Family seeks return of Vermeer art sold to Hitler

Reuters 10 September 2009
By Petra Spescha

VIENNA, Sept 10 (Reuters Life!) - Heirs of a prominent Austrian family are seeking the return of Vermeer masterpiece "The Art of Painting" sold under duress to Adolf Hitler during World War Two and now a jewel of Vienna's art history museum.

A lawyer for the Czernin family said it had written to Austria's education, culture and art ministry asking for the work, valued at 100 million euros ($146 million), to be given back after employing a researcher to determine its provenance.

The Czernin family will take no legal action for now, pending a response from the ministry, attorney Alexander Theiss said. A ministry spokesman said a provenance research commission was studying the matter, declining further comment.

"We are fully confident that the Republic of Austria will carry out an open, fair and transparent proceeding, unlike in the 1960s," he told Reuters.

He said restitution claims were turned down then on the grounds that Hitler had legitimately paid for the painting he wanted for his "Fuehrer" museum in Linz, near his hometown.

In 1940, Count Jaromir Czernin, who had a wife of Jewish origin, sold the painting to the Austrian-born Nazi dictator for one million reichsmarks -- or about 3.5 million euros -- to save the life of his family, said Theiss.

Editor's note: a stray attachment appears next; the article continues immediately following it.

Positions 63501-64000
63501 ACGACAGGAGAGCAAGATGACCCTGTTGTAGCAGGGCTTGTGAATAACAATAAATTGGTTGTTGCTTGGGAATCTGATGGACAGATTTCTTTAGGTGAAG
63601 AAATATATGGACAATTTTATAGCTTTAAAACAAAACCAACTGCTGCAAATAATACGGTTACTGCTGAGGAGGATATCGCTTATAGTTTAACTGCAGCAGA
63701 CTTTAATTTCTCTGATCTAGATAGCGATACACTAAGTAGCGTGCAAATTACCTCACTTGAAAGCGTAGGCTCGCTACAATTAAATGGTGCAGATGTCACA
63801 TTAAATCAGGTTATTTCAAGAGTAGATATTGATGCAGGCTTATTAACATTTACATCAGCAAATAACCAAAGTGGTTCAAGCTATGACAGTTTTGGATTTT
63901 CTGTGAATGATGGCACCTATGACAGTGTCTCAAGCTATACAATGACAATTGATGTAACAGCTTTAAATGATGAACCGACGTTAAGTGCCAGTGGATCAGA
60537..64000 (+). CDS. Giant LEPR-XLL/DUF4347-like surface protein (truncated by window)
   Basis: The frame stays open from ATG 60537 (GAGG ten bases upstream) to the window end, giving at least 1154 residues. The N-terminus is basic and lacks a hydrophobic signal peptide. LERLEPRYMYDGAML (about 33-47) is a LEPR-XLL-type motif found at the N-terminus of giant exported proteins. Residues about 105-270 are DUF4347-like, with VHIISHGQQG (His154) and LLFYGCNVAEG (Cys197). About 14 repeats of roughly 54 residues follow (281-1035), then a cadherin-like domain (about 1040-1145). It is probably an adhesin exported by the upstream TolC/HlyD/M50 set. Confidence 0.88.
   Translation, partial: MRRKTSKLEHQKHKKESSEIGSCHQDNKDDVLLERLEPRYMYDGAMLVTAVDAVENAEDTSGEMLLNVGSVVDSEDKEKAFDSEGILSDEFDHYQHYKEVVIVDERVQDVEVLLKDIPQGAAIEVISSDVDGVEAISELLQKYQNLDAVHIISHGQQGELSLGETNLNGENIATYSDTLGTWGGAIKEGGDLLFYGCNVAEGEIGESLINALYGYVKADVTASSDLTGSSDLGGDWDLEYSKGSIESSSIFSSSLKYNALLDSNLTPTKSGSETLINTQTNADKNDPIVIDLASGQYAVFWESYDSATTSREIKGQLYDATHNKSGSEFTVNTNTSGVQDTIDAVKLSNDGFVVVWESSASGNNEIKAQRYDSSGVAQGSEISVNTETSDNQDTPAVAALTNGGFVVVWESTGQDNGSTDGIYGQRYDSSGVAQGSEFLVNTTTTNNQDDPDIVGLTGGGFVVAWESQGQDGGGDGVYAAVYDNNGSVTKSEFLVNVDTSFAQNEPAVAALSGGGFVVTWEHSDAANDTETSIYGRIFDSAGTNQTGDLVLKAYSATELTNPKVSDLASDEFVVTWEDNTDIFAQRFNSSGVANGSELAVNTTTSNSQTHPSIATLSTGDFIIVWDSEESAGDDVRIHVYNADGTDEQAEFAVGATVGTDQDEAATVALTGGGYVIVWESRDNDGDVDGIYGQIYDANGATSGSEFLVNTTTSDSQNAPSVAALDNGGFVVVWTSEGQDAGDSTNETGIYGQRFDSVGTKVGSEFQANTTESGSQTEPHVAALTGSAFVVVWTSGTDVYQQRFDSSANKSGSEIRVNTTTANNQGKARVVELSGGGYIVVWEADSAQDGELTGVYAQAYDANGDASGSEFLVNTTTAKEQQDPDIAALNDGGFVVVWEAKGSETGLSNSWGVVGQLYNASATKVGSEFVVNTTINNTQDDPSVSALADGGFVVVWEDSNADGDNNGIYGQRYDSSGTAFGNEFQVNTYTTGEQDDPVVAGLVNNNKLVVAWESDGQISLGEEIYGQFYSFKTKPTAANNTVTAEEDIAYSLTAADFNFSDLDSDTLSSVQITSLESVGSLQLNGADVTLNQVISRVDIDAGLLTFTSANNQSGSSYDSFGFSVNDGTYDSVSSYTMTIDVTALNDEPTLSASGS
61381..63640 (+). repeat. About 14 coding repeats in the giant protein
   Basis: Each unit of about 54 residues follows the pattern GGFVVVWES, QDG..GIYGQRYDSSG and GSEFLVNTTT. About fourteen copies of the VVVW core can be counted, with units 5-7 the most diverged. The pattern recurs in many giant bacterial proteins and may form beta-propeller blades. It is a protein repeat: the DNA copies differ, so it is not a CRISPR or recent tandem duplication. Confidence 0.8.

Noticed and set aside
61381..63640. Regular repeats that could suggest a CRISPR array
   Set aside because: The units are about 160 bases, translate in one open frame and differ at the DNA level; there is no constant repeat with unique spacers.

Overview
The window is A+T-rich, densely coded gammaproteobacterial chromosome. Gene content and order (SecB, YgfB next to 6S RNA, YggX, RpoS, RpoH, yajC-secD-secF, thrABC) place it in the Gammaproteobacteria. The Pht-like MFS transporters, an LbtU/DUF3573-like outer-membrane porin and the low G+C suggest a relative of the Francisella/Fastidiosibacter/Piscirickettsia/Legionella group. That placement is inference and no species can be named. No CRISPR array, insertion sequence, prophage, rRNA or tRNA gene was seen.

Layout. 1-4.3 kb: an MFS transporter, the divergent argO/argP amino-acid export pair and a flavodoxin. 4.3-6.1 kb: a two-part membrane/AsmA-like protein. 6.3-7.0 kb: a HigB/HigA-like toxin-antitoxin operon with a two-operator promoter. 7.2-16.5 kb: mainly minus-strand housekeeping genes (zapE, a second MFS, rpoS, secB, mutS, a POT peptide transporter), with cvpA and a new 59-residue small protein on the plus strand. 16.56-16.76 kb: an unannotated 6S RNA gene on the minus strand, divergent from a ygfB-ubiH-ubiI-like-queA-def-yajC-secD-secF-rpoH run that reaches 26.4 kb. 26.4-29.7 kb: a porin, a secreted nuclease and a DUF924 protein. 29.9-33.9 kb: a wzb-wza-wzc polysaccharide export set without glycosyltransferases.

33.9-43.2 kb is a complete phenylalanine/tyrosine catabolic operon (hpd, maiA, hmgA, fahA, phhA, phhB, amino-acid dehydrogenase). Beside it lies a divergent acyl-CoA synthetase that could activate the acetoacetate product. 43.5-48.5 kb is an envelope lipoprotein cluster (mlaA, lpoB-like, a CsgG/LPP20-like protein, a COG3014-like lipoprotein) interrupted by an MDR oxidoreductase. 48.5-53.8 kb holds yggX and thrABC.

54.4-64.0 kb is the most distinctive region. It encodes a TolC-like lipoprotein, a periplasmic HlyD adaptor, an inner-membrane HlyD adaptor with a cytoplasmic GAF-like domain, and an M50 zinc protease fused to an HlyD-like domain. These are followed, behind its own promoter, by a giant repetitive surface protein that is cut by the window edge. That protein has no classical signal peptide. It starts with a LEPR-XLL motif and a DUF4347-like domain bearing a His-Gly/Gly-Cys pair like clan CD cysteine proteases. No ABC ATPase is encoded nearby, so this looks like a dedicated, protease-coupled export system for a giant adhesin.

Czernin, a brother-in-law of former Austrian Chancellor Kurt Schuschnigg who was ousted in the 1938 Nazi takeover of Austria, was allowed to sell the Vermeer only to Hitler, Theiss said.

"There are conversation records showing that the family had to hand over the painting or something dreadful would happen to them," he said.

After World War Two, the masterpiece turned up in the collection of Vienna's flagship Kunsthistorisches Museum.

"(Johannes) Vermeer never sold the painting. Until his death he kept it in his studio as a flagship painting. This makes the picture so special," said museum director Sabine Haag. "Restitution would leave a delicate gap in the assets of the museum."

But the museum would respect any decision by the ministry.

Some 65 years after World War Two, thousands of confiscated artworks are still to be given back to their rightful owners, restitution experts say.

While Austria has returned over 10,000 pieces of art, including paintings by Gustav Klimt, Egon Schiele and Edvard Munch, after passing a restitution law, heirs often have to go to court to prove the art was looted.

(Editing by Paul Casciato)
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